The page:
The Michigan Center for Thyroid Eye Disease and Orbital Surgery is part of Consultants in Ophthalmic and Facial Plastic Surgery, PC and consists of a team of surgeons and physician assistants who are dedicated to the treatment of this disfiguring and vision-threatening disease.
The TED team brings together a wealth of knowledge and experience with thyroid eye disease (TED), also known as thyroid orbitopathy or Graves orbitopathy. The team includes Dr. Robert Beaulieu and physician assistant Lindsay El-Awadi.
Dr. Beaulieu is a board-certified ophthalmologist and completed his residency in ophthalmology at the University of Texas Southwestern in Dallas, Texas, the largest and one of the busiest training programs in the country. Following residency, he completed a two-year fellowship in Ophthalmic Plastic and Reconstructive Surgery (ASOPRS) through the Kresge Eye Institute and William Beaumont Hospital. Dr. Beaulieu has extensive experience in treating patients with TED using surgical and medical approaches.
Lindsay El-Awadi has spent 2 years partnering with professionals at the University of Michigan, providing medical and surgical support to the evaluation and treatment of patients with TED. As oculoplastic PAs, Lindsay has developed unique expertise in the care of patients with TED, including the management of eye irritation and dryness that often accompany the disease. Leaving the University of Michigan to join Consultants in Ophthalmic and Facial Plastic Surgery, Lindsay works closely with Dr. Beaulieu to provide coordinated care to patients with TED. With our surgeon and PA, there is always someone at the Michigan Center for TED who is available to evaluate patients.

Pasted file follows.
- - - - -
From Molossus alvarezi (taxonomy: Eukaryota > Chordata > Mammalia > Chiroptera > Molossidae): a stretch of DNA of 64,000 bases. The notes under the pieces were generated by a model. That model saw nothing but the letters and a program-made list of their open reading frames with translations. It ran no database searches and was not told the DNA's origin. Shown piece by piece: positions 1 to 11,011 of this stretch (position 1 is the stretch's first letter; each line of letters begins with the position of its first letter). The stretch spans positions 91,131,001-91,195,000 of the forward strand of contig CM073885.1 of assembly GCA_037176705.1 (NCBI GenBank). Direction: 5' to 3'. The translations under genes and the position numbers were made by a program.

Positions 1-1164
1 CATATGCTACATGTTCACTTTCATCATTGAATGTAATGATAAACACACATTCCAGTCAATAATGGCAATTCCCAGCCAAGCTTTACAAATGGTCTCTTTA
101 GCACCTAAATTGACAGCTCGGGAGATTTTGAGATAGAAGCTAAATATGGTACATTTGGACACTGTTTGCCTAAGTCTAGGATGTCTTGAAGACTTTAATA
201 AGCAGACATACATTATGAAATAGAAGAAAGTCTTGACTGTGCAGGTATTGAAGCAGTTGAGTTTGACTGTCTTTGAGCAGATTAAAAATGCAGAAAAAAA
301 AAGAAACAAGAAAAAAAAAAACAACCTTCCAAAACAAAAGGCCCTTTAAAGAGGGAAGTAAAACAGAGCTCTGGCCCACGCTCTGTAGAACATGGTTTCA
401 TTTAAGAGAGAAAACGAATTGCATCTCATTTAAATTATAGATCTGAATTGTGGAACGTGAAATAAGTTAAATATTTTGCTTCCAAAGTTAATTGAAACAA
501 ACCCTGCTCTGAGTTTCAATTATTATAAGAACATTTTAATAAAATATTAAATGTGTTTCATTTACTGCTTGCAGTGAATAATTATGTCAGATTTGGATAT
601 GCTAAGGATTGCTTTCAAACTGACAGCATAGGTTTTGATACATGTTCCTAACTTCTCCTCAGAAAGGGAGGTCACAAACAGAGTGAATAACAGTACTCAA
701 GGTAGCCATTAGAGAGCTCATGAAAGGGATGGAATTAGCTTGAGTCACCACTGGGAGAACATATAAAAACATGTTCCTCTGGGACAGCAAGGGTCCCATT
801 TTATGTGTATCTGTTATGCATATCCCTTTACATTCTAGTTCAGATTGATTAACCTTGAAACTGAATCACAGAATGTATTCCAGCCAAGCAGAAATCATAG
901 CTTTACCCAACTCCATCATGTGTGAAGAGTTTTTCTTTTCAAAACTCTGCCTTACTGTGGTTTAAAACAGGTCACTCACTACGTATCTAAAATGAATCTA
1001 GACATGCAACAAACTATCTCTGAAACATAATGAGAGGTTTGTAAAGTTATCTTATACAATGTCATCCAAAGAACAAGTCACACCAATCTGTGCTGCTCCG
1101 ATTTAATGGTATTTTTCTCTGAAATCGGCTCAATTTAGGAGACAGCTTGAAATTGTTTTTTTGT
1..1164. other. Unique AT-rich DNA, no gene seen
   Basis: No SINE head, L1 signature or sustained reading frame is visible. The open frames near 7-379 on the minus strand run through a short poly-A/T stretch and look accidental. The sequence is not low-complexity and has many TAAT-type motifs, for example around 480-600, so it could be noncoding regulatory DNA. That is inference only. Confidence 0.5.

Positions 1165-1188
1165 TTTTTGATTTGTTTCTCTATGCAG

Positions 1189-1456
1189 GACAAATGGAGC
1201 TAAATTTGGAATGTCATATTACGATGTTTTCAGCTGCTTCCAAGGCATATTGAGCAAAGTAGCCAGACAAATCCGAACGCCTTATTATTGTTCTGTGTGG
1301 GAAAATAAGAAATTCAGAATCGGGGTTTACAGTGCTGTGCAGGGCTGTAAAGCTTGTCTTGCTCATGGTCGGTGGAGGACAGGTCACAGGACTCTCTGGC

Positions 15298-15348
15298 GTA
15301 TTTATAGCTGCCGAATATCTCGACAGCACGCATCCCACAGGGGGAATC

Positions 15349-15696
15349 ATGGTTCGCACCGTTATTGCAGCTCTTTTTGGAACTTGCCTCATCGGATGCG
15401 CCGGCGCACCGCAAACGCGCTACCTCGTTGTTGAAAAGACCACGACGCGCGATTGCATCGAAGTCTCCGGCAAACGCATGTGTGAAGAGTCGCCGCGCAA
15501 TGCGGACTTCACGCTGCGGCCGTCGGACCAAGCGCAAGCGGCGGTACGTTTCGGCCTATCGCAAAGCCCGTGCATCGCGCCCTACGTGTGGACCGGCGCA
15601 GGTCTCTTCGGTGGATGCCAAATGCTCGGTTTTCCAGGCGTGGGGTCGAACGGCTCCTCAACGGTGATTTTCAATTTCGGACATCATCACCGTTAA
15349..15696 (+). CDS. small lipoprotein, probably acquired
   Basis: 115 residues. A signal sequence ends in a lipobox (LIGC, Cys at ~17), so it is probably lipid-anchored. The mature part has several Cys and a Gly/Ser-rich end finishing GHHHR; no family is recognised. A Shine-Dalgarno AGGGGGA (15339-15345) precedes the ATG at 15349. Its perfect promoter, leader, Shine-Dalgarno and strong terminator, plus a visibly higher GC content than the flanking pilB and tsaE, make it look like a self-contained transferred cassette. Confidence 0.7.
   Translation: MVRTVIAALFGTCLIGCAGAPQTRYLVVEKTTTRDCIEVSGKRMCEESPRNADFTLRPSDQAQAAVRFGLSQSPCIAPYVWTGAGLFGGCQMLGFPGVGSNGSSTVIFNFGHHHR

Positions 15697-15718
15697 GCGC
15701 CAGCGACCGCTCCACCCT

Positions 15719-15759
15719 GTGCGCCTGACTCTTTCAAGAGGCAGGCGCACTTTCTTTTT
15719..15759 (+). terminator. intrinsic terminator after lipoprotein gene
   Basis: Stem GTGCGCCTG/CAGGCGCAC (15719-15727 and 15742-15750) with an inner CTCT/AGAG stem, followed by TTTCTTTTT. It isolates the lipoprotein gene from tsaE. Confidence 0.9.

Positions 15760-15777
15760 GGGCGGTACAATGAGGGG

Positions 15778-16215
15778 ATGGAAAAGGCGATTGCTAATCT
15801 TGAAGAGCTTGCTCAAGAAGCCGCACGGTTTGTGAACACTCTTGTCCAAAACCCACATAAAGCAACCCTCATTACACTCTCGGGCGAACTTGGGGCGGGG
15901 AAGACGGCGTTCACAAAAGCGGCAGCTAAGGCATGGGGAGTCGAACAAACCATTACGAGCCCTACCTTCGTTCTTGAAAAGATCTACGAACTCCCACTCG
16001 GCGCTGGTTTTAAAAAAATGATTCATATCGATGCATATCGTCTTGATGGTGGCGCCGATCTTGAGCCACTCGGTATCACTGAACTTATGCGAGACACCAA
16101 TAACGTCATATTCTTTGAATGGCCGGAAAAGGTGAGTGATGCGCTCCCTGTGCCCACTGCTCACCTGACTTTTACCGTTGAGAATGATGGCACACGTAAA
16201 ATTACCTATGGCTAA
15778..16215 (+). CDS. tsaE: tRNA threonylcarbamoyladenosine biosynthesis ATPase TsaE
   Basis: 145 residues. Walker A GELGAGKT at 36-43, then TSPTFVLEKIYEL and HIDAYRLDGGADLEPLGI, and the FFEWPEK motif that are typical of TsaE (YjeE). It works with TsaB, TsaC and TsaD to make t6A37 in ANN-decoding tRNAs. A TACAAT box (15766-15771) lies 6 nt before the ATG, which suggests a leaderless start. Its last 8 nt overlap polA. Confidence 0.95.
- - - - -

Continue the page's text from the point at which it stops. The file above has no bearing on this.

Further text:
The clinical team of the Michigan Center for TEDOS works closely with endocrinologists, endocrine surgeons and radiologists throughout the region and nationally to coordinate the care of patients with Thyroid Eye Disease. Through extensive and research-driven experience, we can provide patients with TED unmatched care: from supportive care for the symptoms of mild TED, such as eye irritation and tearing, to biological drug infusions for patients with progressive disease, to sophisticated customized surgical care for patients with more advanced and even vision-threatening disease. The goal of treatment is to minimize the risk of progressive disease, while restoring patients to looking, feeling and functioning as they did before.